Last week, tech startup Milk, inc shuttered its first and only app, Oink. Stop laughing. Those are the real names. Ok, only in the tech world, right? Jokes aside, deciding to pull the plug on a major project is not easy. Kevin Rose, Milk's founder, and the team have stated they are committed to rapid, agile development. It's an idea we could learn from in healthcare.
The company’s explanation was: “We started Milk Inc. (the company behind Oink) to rapidly build and test out new ideas. Oink was our first test and, in preparing to move onto the next project, we’ve decided to shut it down to help focus our efforts.” - via All Things D
Easy to say, hard to do
The trend of rapid development is gaining traction in tech startups. The basic idea is to continually innovate on products and services - they may never reach a finished state. In some instances, like Milk's, the products may yeild some success, but fail to fully meet expectations. In that case, developers look at lessons learned from the project and move the successful parts into new projects, leaving the failed peices on the cutting room floor. Continue what works, abandon what doesnt.
If the idea of abandoning projects mid-stream sounds challenging, it is. Teams have to ask themselves many questions such as when is the right time to pull the plug? How do we define success vs failure? What are the parts to keep and what should we leave behind? Perhaps that's why tech pundants have lauded Rose and team for their decision to stop Oinc.
Hey, clearly it worked out for them:
Google today confirmed the news we brought you yesterday: Kevin Rose and some of the team from his mobile app incubator Milk will be joining the company. - Via All Things D
Like most established industries, healthcare is steeped in tradition. One of the challenges of our tradition is a cautious approach to change. Largely, and justifibly, that's because rapid change in the practice of medicine has high risks, and we don't want to take risks with peoples lives. But there are some places within healthcare where rapid develipment and risk taking makes sense.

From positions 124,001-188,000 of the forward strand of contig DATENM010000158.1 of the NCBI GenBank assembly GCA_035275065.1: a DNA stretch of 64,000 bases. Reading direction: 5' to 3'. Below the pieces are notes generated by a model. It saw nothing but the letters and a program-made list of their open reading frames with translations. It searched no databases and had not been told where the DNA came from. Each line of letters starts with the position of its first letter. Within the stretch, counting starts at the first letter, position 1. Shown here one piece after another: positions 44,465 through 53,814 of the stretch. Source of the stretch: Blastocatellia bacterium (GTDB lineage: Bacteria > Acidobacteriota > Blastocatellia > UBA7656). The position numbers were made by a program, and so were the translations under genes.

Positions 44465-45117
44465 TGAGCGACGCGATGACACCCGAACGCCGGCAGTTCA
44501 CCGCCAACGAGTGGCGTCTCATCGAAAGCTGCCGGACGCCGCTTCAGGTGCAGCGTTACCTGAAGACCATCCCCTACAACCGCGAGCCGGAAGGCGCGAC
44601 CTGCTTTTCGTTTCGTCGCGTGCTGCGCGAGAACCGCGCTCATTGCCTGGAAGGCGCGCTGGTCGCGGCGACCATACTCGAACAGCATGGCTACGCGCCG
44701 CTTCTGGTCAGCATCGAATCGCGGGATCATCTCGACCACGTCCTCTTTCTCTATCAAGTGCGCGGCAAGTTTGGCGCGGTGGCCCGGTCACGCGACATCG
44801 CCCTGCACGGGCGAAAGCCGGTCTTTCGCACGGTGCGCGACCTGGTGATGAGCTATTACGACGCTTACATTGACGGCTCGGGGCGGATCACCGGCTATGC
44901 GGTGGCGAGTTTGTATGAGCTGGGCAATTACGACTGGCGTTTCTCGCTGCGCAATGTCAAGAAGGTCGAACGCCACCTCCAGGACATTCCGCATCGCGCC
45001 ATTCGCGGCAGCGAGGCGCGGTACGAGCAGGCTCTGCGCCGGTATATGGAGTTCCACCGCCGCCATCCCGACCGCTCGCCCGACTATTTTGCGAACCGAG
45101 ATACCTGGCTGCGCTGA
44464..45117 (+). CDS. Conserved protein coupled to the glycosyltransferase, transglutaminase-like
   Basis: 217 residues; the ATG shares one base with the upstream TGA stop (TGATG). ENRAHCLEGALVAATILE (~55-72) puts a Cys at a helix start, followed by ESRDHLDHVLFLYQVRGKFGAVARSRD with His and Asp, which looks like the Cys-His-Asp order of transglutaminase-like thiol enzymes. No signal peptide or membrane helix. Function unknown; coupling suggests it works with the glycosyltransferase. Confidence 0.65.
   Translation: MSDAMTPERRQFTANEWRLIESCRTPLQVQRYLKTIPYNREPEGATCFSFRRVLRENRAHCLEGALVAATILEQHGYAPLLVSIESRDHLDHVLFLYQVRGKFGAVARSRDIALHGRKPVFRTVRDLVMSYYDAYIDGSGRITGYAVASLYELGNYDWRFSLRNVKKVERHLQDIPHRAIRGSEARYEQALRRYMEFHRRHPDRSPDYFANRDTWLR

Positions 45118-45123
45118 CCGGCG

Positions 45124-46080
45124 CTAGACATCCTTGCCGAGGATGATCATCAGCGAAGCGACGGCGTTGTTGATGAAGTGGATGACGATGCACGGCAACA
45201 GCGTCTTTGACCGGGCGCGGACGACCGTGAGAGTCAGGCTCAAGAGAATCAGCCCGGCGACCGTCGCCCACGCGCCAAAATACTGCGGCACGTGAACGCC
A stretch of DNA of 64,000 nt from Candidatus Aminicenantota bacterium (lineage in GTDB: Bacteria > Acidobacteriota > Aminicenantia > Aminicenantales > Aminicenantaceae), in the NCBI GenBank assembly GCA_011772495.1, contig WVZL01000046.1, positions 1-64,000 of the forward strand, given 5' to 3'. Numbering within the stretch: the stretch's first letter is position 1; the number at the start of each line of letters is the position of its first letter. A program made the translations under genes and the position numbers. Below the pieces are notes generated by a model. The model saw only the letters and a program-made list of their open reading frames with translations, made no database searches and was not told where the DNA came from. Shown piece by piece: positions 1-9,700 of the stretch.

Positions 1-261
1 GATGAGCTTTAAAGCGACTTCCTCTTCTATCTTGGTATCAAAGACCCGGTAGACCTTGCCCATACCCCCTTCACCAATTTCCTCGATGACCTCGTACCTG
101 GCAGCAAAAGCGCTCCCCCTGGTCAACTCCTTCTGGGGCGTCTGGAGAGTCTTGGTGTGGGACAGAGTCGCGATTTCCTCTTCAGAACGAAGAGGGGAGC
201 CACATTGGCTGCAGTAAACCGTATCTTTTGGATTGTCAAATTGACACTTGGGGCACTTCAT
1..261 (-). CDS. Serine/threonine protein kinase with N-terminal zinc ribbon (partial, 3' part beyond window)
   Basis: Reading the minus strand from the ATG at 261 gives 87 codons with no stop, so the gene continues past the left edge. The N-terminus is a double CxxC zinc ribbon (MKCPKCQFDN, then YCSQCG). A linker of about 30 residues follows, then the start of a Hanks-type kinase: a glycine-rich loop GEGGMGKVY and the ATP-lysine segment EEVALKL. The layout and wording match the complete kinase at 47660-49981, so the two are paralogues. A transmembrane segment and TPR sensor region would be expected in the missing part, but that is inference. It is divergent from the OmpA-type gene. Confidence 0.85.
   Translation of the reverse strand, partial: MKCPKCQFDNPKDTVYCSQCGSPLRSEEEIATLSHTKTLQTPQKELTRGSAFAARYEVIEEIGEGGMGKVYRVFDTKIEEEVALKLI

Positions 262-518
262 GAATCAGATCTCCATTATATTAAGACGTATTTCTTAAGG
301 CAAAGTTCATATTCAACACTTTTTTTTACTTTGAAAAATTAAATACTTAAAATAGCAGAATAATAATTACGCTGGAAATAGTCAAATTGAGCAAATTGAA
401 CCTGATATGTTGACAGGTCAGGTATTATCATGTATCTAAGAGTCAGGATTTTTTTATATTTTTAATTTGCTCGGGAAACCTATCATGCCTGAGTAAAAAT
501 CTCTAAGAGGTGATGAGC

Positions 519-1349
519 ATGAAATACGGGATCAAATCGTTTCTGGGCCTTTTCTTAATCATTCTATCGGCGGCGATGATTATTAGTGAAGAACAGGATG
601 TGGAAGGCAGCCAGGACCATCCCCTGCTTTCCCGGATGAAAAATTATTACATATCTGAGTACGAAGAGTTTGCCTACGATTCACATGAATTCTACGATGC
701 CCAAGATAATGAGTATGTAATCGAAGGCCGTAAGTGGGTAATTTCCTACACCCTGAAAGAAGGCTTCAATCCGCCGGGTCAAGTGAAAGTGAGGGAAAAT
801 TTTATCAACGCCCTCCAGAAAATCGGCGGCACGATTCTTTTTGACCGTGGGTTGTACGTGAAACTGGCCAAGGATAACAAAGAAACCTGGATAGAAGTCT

The professional side of healthcare - administration, business development, IT, marketing, management, etc - has historically taken clues from the medical tradition: slow, calculated decisions based on evidence, research, detailed financial plans, etc.
In adopting a rapid development model, professional teams could reduce some of the ramp up time for projects by getting comfortable with failure and change. Not every idea is a home run, sometimes it's just about getting on base. If the idea has some merit, take the positives and apply them to the next iteration.
Practicing rapid development
In the last few weeks, I've had an opportunity to explore rapid development. A team approached me with a clever idea. (It really doesn't matter what team or what their was. Names have been changed to protect the innocent, you get it.) As the innovation guy, it's my job to help them incubate and pilot the idea. So we tried it.
A few days in to the pilot, we hit snags. Part of the process stalled, dependant on another team and other processess. Pretty soon we had a massive reply-all thread going on email and enough differing opinions to make Congress jealous. (I'm here all night, tip your waitress, try the veal).
We were at a crossroads - stall the project, build a larger team and try and compermise on the orignal idea, or rapidly develop the idea into something else. We chose the later.
We did a quick assessment of the orignal idea and looked at the parts we felt worked well. We then discontinued the pilot in its current form. We let the other participants know and told them why and what our next steps were. Right away, we started a new pilot, plan b. Since we had building blocks from the successful parts of the first pilot, we were able to drop those processess and tools into place right away. We again communicated with the larger team.
To pharaphrase: "Hey, were't not perfect, but with your help and support we'll continue to refine this process. Thanks for your patience. Instead of A B and C, would you please start using X Y and Z?"
So far, the team has gone along with us. We understand they will eventually reach a point of change fatigue. To mitigate that risk, we know we cannot be in a state of rapid development forever. However, if we can use the tactic to keep the important parts of the orignal idea moving while we develop a stable process, then it will be a success overall.
What about you - have you practiced some sort of rapid development in healthcare? What are your tips and lessons learned? How have you learned to accept partial success along with partial failure? Does rapid development differ from basic project management skills?